Back in November, after one of my frequent claims that I’m taking a break from buying any new cameras, I bought an Olympus Pen-EE 35mm camera. I justified buying this because it is categorically different than any of the cameras I already owned. The Pen-EE is a half-frame camera, meaning that each frame is half as wide as a regular frame. Therefore, the number of shots you can take is doubled.
The Pen-EE is a sleek little camera from the early 1960s. It features a selenium meter around the front lens which means you can take a light reading without batteries. I’m a little baffled by the science of this but glad it works.
It’s a point-and-shoot camera so you don’t have any control over anything but that’s not where the fun resides.
The real fun of a half-frame camera is the film gets developed as if it were a standard size. You get two pictures to a frame. With my first roll (Fuji Color 200), I started out trying to think about what the two images would be, but I quickly decided it would be better to let serendipity play a roll. I stopped thinking and just started shooting.
A handful of photos didn’t really turn out. The minimum focusing distance seems significant as anything closer than a couple of feet was out of focus. One problem with a half-frame camera is if one of the two images is bad, it pretty much ruins the partner photo as well unless you take the time to crop them apart.
Eager to try out the Olympus Pen-EE, I brought it to work one day and took photos around Temple University’s campus.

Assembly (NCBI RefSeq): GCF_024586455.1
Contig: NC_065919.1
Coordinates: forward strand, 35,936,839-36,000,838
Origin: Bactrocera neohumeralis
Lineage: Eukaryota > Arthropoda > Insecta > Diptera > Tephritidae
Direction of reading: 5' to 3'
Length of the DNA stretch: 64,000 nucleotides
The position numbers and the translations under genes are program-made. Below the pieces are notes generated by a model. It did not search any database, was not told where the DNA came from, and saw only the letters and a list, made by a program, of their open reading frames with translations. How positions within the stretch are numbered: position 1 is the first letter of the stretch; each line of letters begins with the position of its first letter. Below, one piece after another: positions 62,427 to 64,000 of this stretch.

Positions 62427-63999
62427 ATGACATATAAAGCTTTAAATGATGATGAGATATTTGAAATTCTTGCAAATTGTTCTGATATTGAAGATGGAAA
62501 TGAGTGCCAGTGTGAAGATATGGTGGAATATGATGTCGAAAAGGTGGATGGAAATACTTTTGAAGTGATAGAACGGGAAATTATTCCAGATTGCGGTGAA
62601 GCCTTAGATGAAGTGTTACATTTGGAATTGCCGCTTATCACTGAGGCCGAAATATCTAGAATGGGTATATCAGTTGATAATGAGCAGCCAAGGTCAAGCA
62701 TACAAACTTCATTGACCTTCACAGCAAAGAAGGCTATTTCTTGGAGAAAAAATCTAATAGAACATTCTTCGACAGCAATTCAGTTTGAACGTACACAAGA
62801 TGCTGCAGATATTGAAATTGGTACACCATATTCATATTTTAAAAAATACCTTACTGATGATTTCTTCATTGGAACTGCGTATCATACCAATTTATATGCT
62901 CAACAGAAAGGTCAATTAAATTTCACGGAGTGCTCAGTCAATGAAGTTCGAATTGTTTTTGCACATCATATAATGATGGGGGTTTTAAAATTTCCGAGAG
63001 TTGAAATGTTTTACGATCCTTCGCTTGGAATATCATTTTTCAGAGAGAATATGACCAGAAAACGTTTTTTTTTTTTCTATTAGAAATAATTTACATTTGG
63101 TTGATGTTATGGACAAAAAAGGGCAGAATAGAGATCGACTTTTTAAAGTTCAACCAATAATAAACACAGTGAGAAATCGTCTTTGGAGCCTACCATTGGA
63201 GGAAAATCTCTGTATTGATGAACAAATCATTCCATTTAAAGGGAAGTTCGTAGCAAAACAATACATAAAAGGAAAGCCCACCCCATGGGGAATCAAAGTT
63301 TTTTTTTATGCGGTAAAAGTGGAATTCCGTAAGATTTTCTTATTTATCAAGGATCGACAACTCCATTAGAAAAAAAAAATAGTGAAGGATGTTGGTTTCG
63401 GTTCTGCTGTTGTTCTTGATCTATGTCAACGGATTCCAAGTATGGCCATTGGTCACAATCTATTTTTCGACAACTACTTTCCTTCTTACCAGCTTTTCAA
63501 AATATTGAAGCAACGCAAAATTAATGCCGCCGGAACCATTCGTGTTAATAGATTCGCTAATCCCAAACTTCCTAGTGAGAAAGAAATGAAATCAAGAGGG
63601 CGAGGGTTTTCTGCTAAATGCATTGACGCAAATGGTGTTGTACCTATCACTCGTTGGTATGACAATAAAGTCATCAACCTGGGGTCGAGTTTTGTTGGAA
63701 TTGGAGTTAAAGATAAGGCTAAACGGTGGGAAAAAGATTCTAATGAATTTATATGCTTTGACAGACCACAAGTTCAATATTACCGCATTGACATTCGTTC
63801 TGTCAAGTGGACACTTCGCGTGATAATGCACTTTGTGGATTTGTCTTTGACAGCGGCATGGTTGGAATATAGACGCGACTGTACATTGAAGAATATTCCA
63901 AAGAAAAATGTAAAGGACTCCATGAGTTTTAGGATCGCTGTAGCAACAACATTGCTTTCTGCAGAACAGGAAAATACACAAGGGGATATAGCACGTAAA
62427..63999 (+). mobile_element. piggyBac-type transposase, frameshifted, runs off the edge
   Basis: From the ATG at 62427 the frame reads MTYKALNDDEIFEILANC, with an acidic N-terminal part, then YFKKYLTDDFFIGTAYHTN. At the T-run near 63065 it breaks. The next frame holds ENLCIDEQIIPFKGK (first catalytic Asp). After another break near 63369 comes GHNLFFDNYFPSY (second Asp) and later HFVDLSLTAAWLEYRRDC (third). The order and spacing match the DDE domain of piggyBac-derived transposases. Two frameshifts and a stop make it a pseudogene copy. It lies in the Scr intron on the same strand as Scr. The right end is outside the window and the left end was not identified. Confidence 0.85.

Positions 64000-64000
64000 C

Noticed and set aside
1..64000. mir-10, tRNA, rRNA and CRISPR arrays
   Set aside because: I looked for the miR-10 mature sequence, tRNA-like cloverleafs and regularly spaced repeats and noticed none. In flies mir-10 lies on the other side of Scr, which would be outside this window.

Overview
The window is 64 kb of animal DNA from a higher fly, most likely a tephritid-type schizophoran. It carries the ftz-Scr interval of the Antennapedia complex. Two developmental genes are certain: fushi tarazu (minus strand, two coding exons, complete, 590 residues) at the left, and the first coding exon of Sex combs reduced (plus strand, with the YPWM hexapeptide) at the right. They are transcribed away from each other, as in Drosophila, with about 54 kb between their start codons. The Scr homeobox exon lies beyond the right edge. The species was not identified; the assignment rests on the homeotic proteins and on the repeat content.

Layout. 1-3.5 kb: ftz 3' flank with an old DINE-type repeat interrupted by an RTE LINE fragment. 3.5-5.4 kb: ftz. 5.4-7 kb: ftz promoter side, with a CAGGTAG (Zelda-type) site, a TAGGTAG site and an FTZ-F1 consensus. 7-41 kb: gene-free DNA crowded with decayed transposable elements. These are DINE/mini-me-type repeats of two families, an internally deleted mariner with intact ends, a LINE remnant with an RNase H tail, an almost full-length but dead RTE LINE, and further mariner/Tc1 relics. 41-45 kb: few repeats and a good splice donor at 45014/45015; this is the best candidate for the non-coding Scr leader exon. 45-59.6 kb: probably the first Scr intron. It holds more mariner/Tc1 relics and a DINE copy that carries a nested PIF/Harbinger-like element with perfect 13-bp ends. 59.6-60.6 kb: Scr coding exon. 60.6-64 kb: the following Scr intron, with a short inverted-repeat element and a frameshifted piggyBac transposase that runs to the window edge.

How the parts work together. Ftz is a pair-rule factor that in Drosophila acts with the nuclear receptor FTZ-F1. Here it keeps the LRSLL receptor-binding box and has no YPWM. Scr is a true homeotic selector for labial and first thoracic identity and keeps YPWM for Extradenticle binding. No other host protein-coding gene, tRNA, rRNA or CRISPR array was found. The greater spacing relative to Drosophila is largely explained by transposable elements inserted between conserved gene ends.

Click on any image to open the gallery which may provide a better experience of the half-frame images.
On another day, I went out shortly after Christmas to take more photos around Philadelphia.
Again, I certainly enjoyed the serendipity of which images ended up together. And, for some reason, I wound up with an odd number of shots and the last shot paired with absolute black which was a surprise.
Finally, I brought the Olympus Pen-EE with me when Holly and I went with my brother to the Kimmel Center for a Christmas concert by the Philly Pops. I didn’t take any photos of the concert itself but did take a few of the inside of the Kimmel Center.
I need to learn how to take better pictures with the Olympus Pen-EE. It certainly performed better in brighter light, and there seems to be a sweet spot for the focusing distance between not too close and not too far.
My only real complaint is that I had to wait to take 72 pictures before seeing the results! Now that I have seen the first roll, I may be able to be more patient with the next one.